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4 May 2007, 11:59PM PT

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WANTED: Predictions For A Google-Made Mobile Device


Closed: 4 May 2007, 11:59PM PT

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Now that Apple has finally announced the iPhone, plenty of attention has shifted to the potential for Google to make its own revolutionary mobile device. If you were in charge of such a product at Google, how would you design such a device? What features would it include? How would it work? What would you do to make it a valuable addition to the Google product portfolio?

6 Insights


To begin, I don't think Google should be making such a device. I'm not sure if the company posting this IS Google or not, and I suppose it shouldn't matter. Certainly, there have been fertile rumors that Google is working on a phone, but there is plenty of reasonable doubt. Most of my doubt stems from the fact that Google is increasingly active in the mobile Internet, and is involved in many projects around content. Who knows, perhaps they are talking to ODM handset maker HTC of Taiwan, but just in regards to bundling applications on an upcoming MSFT OS device. This activity is noticed from the outside, and is mis-interpreted as "mobile device" activity.

Why don't I think Google is getting into the handset business? Why the heck would they!? Google operates in a sector with terrific margins, and their share price reflects a high multiple over earnings. The handset business is expensive, cut-throat competitive, is rife with powerful players, and also swarming with cheap Asian ODM brands. Multiples are much lower. Why would you expand into such a terrible environment? Does Eric Schmidt want to be under siege by Carl Icahn like his fellow Sun Alumnus Ed Zander? Apple is different. Apple already IS a hardware maker in a highly commoditized market (PCs), and has proven successful because of superior branding, UI development, and industrial design. Google will have to compete with existing phones which are given away free to customers with a carrier subsidy. If they have a carrier partner, they may have access to the subsidy, but if they are turning the carrier's business models on its ear, don't expect distribution help from the carriers. No subsidy, no distribution help = marketing nightmare.

Rumors that Google will offer some kind of ad-supported free phone and/or wireless service is unrealistic. Ad revenue is great when costs are very low. But offering cellular service as a network operator or MVNO entails real, hard costs. This is tougher to amortize with ad revenue than serving a few web pages with clusters of PCs. Giving a phone for free to users is even more far-fetched. Phones that are capable of good data services cost easily over $150. If Google offered free services after giving a way a phone at this cost, it would take a long, long time to recover the Subscriber Acquisition Cost (SAC). Payback is unlikely. Bottom line, giving away cheap services for free is manageable, but giving away expensive services for free puts you in the red.

Some people might think that since Google is into the Muni WiFi sector, that their device would be a WiFi device like the Mylo or the Nokia N800, and would use VoIP instead of circuit switched phone. Well, that certainly makes more sense from a service cost perspective, but the N800 sells for some $400, so if you tack on some marketing and distribution costs the total SAC gets pretty high. Furthermore, Google is having trouble making a working business plan out of Muni WiFi, and has scaled back their efforts there. Why should Google provide the hardware for Muni WiFi users, when they can capture the ad revenue even when Muni WiFi subscribers bring their own terminals? If they are having a hard time making a working business plan out of Muni WiFi where subscribers bring their own N800s, Mylos, and laptops, how are they going to make it work by also giving out the terminal devices?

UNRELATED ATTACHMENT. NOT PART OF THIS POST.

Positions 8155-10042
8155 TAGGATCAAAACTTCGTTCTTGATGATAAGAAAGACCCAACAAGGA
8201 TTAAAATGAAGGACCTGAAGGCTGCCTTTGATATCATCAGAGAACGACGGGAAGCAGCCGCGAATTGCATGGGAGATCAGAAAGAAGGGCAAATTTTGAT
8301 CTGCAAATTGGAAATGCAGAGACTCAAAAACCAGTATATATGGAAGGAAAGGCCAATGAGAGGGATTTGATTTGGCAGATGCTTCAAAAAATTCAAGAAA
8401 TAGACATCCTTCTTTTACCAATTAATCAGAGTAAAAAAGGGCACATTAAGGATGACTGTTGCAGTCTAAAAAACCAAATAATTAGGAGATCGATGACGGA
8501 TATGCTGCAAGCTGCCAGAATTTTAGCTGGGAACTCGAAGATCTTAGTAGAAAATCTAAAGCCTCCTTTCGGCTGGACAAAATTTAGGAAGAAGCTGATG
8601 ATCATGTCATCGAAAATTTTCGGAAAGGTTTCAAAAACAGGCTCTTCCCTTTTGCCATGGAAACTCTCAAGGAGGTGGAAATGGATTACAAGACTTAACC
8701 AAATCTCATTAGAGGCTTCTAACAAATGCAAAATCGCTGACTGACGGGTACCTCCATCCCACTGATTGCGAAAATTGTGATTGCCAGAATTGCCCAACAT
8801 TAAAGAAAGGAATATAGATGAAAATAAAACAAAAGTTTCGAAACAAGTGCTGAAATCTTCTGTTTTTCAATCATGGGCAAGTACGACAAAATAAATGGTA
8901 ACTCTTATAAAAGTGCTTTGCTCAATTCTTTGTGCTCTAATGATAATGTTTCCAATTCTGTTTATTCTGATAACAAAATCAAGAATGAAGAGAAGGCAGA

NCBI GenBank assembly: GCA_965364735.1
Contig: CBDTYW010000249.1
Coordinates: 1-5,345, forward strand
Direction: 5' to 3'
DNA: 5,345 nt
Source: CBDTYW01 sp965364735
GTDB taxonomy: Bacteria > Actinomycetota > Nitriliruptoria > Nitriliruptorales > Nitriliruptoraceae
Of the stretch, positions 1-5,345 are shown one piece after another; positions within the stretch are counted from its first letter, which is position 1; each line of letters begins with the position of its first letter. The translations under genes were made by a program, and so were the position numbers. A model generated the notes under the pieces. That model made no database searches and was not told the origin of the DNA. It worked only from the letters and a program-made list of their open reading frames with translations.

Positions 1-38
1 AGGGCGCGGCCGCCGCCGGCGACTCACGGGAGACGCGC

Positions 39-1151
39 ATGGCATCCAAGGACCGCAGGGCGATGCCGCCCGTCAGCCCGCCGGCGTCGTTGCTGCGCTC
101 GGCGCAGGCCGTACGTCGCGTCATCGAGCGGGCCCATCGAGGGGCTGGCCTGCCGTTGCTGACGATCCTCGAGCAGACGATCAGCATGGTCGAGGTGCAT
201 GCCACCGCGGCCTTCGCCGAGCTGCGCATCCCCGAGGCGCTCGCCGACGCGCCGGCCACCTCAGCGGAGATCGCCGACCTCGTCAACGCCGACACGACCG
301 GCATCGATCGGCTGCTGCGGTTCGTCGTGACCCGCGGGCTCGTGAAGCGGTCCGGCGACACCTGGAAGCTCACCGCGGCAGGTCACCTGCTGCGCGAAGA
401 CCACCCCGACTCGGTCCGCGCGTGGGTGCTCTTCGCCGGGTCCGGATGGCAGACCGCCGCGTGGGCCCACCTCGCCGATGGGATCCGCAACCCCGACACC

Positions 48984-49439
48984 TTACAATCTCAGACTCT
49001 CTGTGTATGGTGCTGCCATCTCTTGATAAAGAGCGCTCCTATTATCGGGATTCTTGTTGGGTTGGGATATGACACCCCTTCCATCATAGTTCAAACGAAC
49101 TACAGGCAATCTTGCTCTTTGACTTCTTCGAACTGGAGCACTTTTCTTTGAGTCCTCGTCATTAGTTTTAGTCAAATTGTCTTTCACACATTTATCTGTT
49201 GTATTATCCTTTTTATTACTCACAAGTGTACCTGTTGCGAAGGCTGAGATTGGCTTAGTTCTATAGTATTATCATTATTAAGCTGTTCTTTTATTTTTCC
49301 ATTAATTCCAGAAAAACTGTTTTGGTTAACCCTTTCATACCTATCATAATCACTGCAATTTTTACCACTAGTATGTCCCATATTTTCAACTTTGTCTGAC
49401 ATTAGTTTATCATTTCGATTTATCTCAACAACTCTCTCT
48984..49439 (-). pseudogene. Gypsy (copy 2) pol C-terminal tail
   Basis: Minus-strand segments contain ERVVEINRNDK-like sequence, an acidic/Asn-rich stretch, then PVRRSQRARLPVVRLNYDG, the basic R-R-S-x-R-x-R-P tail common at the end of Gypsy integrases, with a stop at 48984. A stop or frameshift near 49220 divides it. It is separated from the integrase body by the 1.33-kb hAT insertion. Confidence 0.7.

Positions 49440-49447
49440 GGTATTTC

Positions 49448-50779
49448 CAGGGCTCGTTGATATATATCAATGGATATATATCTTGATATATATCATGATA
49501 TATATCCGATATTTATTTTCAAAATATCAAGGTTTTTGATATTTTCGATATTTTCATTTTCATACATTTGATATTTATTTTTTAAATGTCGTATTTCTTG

So, basically I have said that Google shouldn't get into the handset business, which doesn't answer your question at all. So in the odd case that Eric Schmidt hired me to run the project for a Google handset, here's what I'd do:

My Google device would be designed not just to survive on ad revenue, but to attack the fixed and mobile phone companies. The device itself would be a loss-leader with the intention of pulling more users to Google Talk, and getting more people to pay money for PSTN connections through the IM client (like Skype Out, etc). The device itself would be mainly a WiFi based tablet device, but would also have a speaker and microphone placed like the Danger Sidekick to allow voice calling.

The device would login to any public Google WiFi network, and any open WiFi network...which means not a whole lot. But at least it would work in the user's office and home. Deals would be made with iPass and Boingo to allow seamless login at as many public WiFi hotspots as possible. This roaming deal incurs real costs, so customers would have to pay an extra fee to have access to "Google Wifi Roaming".

It would be a consideration to put a GSM radio in the device, and an unlocked SIM slot. Thus the user could shed their existing cell phone. Although for earlier iterations of the device this might drive up costs too high, and be too big a step. If/when it happens, I would charge more for the hybrid WiFi/GSM device than the WiFi only. I might bulk purchase the MOUs from a carrier, and re-sell them as an MVNO with my own SIM card, but that depends on bulk rate negotiations with the GSM carriers. For the record, it would NOT be a UMA device or a device that allows seamless hand-off between cellular and WiFi, but instead would simply allow the two phone types (VoIP and GSM) to co-exist in the same device. The costs of the seamless service outweigh the benefits. If a Google SIM were used, only one phone number would be used for both the VoIP and the GSM identities and it would be a consolidated single account.